New York State Court of Claims

New York State Court of Claims

CAMACHO v. THE STATE OF NEW YORK, #2004-030-605, Claim No. 109169, Motion No. M-69429


Case Information

JOSE CAMACHO The caption has been amended to reflect the only proper defendant.
Claimant short name:
Footnote (claimant name) :

Footnote (defendant name) :
The caption has been amended to reflect the only proper defendant.
Third-party claimant(s):

Third-party defendant(s):

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Motion number(s):
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Claimant's attorney:
Defendant's attorney:
Third-party defendant's attorney:

Signature date:
December 16, 2004
White Plains

Official citation:

Appellate results:

See also (multicaptioned case)


The following papers numbered 1 to 4 were read and considered on Defendant's motion to dismiss:
1,2 Notice of Motion; Affirmation by Elyse J. Angelico, Assistant Attorney General and attached exhibits

3,4 Filed Papers: Claim, Answer

No Opposition filed.

Jose Camacho, the Claimant herein, alleges in Claim Number 109169 that "members of NNEU" executed a search warrant at 51 Beechwood Terrace in Yonkers, New York on March 26, 1996 and seized $16,395.00. Although the Claim does not specifically demand it, it appears he seeks the return of this sum. Additionally, it is unclear what State agency is involved, if any, whether the acts complained of are negligent or intentional, or indeed exactly what happened beyond execution of a search warrant on March 26, 1996 at an address that Claimant does not even indicate is his own. He does not state his current address in the Claim.

A file stamped copy of the Claim indicates that the Claim was received by the Attorney General's Office on April 8, 2004. [Affirmation by Elyse J. Angelico, Exhibit A]. The Claim was filed with the office of the Chief Clerk of the Court of Claims on April 9, 2004. Additionally, a "Notice of Claim" was apparently received by the Office of the Attorney General on March 4, 2004. [Affirmation by Elyse J. Angelico, Exhibit A].

In its Answer, in addition to general denials, the Defendant raises eleven affirmative defenses. In its Eighth and Eleventh Affirmative Defenses, the issue of the timeliness of the Claim is raised. The Defendant now moves to dismiss the Claim based upon a failure to timely serve the Defendant and to timely file the Claim. Court of Claims Act §§10 and 11.

Court of Claims Act §10(3-b) requires that a claim to recover damages for injuries to property caused by the intentional tort of a state employee be served and filed within ninety (90) days of its accrual, unless a Notice of Intention has been served upon the Attorney General within ninety (90) days of accrual, in which case the Claim must be served upon the Attorney General within one (1) year of accrual, and filed with the Court of Claims within the same time frame. Court of Claims Act §11. Where the actions complained of are negligent rather than intentional, the same ninety (90) day period applies, however a Claimant who has properly served a Notice of Intention within ninety (90) days has two (2) years within which to serve and file his claim. Court of Claims Act §10(3).[1]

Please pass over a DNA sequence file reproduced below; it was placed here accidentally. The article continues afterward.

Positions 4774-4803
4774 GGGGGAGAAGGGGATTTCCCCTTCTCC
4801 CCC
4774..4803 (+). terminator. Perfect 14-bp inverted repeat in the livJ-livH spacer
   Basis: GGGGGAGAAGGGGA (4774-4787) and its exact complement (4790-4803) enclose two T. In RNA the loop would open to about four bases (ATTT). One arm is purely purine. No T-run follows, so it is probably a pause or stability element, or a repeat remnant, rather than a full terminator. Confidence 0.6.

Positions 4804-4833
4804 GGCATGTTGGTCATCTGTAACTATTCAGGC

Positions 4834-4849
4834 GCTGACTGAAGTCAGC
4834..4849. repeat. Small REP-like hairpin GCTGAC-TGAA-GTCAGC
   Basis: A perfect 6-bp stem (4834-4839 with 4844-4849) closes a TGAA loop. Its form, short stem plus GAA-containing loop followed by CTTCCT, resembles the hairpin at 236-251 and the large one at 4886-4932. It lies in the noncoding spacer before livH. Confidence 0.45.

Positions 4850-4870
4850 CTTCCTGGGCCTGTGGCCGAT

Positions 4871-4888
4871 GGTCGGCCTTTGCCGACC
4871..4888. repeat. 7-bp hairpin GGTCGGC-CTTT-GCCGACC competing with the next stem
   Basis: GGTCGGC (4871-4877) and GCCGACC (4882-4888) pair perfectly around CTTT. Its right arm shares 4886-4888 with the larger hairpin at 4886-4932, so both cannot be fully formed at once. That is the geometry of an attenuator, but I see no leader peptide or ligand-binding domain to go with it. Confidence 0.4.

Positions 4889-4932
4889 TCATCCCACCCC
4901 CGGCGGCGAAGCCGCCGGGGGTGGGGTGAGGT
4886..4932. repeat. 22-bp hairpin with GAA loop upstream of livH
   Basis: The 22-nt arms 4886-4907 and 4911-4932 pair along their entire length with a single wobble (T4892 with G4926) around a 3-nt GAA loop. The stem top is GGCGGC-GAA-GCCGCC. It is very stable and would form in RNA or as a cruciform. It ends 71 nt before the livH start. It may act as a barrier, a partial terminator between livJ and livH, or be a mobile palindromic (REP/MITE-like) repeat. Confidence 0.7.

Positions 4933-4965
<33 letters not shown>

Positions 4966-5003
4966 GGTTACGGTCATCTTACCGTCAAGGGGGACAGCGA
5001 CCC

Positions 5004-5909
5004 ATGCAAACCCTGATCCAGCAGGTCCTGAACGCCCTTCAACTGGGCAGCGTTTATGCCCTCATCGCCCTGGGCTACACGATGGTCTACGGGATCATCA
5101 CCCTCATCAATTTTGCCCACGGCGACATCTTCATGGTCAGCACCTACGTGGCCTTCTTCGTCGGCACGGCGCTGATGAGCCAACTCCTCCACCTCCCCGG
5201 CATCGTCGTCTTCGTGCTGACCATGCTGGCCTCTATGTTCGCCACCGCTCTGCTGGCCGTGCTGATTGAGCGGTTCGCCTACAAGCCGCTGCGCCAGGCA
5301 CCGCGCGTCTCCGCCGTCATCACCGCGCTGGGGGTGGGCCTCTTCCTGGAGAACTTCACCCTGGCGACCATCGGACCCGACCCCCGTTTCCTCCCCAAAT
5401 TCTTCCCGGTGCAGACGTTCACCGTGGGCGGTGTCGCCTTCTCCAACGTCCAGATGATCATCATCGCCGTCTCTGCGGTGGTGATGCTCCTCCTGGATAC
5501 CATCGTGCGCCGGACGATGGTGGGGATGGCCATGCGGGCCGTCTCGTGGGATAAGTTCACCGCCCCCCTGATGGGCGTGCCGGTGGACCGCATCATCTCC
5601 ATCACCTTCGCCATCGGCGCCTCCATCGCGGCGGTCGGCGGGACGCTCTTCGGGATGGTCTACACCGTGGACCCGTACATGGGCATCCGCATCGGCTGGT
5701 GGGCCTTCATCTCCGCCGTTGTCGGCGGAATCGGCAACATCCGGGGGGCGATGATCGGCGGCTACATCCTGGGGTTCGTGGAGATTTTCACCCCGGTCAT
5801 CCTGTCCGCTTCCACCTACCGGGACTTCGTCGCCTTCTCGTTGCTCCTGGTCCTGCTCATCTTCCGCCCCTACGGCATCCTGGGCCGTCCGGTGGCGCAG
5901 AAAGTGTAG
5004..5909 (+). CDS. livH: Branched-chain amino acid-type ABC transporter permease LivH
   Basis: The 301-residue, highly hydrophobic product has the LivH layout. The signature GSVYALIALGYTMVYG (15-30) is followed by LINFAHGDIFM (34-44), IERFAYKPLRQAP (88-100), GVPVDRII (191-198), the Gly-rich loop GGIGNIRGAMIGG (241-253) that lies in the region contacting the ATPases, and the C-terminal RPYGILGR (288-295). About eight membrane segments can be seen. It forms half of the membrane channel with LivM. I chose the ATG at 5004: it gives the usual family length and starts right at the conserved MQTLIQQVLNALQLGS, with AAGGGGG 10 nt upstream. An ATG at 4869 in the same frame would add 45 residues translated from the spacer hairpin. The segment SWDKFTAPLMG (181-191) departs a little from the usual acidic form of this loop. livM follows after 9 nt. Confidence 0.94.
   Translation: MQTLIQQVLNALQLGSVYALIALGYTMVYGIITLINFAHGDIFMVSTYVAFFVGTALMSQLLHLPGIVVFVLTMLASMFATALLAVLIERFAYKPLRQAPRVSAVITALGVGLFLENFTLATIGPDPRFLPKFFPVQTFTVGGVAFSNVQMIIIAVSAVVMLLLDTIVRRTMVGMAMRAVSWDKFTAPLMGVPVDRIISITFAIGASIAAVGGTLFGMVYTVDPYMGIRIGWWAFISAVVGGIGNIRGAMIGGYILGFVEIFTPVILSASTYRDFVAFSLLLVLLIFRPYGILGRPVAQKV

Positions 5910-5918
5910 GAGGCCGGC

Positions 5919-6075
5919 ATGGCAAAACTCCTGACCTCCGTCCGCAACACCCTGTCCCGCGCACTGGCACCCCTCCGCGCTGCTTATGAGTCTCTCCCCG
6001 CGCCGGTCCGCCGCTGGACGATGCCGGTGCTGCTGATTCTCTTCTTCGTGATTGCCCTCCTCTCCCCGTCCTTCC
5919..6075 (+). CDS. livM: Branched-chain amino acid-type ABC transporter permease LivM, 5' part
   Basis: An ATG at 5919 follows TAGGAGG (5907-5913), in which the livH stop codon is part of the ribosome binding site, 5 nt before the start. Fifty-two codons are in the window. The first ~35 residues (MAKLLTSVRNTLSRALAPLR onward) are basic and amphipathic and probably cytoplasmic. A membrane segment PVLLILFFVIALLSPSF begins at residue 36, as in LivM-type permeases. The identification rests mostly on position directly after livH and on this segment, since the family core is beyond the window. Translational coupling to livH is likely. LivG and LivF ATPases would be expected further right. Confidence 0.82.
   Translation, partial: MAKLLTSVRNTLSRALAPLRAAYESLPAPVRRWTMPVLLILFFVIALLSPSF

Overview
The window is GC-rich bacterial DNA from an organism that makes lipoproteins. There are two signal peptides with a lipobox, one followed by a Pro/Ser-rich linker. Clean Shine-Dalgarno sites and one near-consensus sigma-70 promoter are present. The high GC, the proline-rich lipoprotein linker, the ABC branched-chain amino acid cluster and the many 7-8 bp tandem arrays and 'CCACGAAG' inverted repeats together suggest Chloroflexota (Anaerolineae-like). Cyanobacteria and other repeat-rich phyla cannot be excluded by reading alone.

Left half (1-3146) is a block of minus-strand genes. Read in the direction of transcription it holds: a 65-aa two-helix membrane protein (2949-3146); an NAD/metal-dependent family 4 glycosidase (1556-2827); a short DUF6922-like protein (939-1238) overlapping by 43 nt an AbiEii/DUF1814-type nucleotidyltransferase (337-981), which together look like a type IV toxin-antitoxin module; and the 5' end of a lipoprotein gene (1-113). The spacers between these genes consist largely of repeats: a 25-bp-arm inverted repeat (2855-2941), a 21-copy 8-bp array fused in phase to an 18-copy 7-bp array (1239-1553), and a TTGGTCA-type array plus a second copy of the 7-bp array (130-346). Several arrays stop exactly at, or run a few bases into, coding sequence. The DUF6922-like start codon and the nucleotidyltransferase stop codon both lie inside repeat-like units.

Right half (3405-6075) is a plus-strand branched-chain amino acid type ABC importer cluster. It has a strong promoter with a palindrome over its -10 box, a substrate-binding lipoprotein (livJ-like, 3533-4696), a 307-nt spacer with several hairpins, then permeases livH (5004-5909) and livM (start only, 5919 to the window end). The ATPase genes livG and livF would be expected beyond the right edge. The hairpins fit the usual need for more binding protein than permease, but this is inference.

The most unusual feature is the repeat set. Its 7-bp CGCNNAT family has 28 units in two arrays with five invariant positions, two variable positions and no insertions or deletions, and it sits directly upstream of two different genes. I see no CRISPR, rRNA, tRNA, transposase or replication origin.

The claim herein accrued on March 26, 1996; almost eight years before it was served and filed. The "Notice of Claim" apparently received one (1) month before the Claim was received was not served within ninety (90) days of the accrual of the claim, and does not, therefore, operate to toll the statute of limitations.

Because the applicable statute provides ". . . [n]o judgment shall be granted in favor of any claimant unless such claimant shall have complied with the provisions of this section applicable to his claim . . ." [ Court of Claims Act §10], the provisions concerning service and filing have been strictly construed. See e.g., Welch v State of New York, 286 AD2d 496, 729 NYS2d 527, 529 (2d Dept 2001); Conner v State of New York, 268 AD2d 706, 707 (3d Dept 2000). Defenses based upon failure to comply with time limitations, among others, are waived unless the defense is raised with particularity either in a responsive pleading or in a pre-answer motion to dismiss. Court of Claims Act §11(c). Here, the State's Verified Answer pleaded the defense with sufficient particularity, preserving the issue for review.

Accordingly, Defendant's motion to dismiss based upon a failure to serve and file the claim within the statute of limitations period, is hereby granted, and Claim Number 109169 is dismissed in its entirety.

December 16, 2004
White Plains, New York

Judge of the Court of Claims

[1] Under the Civil Practice Law and Rules, the applicable statute of limitations for recovery of personal property is three (3) years, [see Civil Practice Law and Rules §214], however given that there are specific periods provided for in the Court of Claims Act, limitations periods provided for in the Civil Practice Law and Rules would not necessarily apply. See e.g. DeFilippis v State of New York, 157 AD2d 826, 828 (2d Dept 1990); Kaplan v State of New York, 152 AD2d 417, 418-419 (3d Dept 1989). The failure to state the nature of the claim as required by Court of Claims Act §11(b) makes it difficult to determine what period is applicable. See Chimbo v State of New York, 214 AD2d 531 (2d Dept 1995).